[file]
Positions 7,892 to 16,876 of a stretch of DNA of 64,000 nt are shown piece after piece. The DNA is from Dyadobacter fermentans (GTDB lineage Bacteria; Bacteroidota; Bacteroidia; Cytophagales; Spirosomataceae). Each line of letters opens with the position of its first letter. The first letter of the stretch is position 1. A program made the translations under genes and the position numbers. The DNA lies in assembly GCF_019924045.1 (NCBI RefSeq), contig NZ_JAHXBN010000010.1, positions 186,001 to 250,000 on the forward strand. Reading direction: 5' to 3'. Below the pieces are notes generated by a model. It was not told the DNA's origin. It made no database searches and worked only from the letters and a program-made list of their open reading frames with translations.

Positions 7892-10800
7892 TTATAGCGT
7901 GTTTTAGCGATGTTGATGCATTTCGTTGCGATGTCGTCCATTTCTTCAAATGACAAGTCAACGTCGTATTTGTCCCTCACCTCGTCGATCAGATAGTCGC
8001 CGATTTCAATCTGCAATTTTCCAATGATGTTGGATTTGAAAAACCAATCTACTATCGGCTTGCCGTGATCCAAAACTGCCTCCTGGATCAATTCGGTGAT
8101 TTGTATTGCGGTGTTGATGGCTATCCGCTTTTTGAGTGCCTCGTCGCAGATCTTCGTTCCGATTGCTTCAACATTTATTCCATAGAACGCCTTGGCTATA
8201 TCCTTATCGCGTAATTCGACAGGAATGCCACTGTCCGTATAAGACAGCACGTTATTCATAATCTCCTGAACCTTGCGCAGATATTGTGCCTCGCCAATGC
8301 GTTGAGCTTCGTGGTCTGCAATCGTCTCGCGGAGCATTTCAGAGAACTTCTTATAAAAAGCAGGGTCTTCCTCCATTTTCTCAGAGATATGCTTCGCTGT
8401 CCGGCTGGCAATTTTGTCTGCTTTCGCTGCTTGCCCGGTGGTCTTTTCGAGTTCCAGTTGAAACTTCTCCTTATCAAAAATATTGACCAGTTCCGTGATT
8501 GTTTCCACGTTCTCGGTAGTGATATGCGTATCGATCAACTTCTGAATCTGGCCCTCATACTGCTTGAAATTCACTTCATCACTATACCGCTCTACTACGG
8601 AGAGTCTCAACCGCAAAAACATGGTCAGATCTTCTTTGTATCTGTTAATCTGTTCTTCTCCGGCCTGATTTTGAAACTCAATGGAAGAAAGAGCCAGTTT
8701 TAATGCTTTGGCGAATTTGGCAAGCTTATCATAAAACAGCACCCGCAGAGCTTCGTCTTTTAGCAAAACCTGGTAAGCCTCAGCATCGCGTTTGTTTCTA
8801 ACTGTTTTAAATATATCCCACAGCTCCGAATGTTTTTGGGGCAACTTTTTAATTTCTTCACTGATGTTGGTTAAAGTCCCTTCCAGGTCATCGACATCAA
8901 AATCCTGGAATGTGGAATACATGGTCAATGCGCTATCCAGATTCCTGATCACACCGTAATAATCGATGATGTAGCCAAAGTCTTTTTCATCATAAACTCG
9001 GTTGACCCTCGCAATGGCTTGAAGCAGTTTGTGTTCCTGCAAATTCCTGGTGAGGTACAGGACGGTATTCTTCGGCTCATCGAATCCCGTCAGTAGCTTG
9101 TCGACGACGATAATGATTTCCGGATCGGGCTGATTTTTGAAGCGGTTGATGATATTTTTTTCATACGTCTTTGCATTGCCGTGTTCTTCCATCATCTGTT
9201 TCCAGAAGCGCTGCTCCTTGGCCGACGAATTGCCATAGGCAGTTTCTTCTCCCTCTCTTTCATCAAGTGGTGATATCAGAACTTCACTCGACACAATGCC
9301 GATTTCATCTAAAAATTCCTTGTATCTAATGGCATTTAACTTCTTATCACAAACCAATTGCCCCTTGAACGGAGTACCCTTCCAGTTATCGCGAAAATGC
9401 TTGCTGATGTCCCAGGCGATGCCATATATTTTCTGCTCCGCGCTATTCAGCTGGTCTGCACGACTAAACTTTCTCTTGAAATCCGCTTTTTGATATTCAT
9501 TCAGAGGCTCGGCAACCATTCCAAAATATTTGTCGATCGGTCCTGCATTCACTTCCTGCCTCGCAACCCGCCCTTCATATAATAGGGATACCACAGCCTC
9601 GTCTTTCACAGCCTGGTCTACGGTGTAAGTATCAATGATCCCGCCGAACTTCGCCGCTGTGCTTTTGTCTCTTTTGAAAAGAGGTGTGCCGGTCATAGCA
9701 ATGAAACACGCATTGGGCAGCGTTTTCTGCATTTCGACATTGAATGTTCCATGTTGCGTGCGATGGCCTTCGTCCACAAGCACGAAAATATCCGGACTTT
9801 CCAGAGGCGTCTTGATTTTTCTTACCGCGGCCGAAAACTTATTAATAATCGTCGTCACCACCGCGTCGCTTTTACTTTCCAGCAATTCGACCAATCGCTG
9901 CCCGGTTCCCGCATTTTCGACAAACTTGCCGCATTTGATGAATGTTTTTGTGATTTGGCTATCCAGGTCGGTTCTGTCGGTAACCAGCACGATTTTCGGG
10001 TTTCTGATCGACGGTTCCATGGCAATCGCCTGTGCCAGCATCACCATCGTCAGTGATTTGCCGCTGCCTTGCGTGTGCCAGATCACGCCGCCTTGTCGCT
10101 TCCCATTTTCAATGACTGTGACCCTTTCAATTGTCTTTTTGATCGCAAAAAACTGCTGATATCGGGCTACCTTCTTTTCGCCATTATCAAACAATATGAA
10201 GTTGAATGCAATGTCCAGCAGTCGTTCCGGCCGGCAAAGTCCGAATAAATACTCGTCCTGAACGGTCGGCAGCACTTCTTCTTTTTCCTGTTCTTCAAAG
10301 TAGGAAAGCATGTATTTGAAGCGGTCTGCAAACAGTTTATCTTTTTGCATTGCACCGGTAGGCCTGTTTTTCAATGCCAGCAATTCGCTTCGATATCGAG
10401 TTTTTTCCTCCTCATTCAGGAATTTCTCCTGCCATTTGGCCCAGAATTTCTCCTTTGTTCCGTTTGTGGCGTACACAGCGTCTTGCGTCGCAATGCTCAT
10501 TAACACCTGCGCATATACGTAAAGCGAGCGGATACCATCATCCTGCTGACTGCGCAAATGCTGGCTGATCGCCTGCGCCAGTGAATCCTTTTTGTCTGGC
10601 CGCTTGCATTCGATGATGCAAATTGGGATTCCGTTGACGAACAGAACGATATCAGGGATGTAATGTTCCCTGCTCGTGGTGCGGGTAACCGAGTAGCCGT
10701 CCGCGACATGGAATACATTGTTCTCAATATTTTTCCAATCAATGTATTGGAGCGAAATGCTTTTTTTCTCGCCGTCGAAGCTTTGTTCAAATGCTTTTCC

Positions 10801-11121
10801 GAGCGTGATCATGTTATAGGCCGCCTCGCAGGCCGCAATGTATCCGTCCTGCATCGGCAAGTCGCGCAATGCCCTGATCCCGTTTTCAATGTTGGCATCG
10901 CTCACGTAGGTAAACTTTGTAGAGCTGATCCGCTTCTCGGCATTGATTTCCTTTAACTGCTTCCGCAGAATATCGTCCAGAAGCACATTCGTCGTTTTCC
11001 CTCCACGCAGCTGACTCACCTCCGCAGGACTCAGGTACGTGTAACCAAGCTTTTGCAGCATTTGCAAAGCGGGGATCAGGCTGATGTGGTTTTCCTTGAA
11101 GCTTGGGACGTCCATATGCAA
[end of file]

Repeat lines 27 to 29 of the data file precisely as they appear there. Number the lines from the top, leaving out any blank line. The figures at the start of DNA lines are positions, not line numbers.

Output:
10201 GTTGAATGCAATGTCCAGCAGTCGTTCCGGCCGGCAAAGTCCGAATAAATACTCGTCCTGAACGGTCGGCAGCACTTCTTCTTTTTCCTGTTCTTCAAAG
10301 TAGGAAAGCATGTATTTGAAGCGGTCTGCAAACAGTTTATCTTTTTGCATTGCACCGGTAGGCCTGTTTTTCAATGCCAGCAATTCGCTTCGATATCGAG
10401 TTTTTTCCTCCTCATTCAGGAATTTCTCCTGCCATTTGGCCCAGAATTTCTCCTTTGTTCCGTTTGTGGCGTACACAGCGTCTTGCGTCGCAATGCTCAT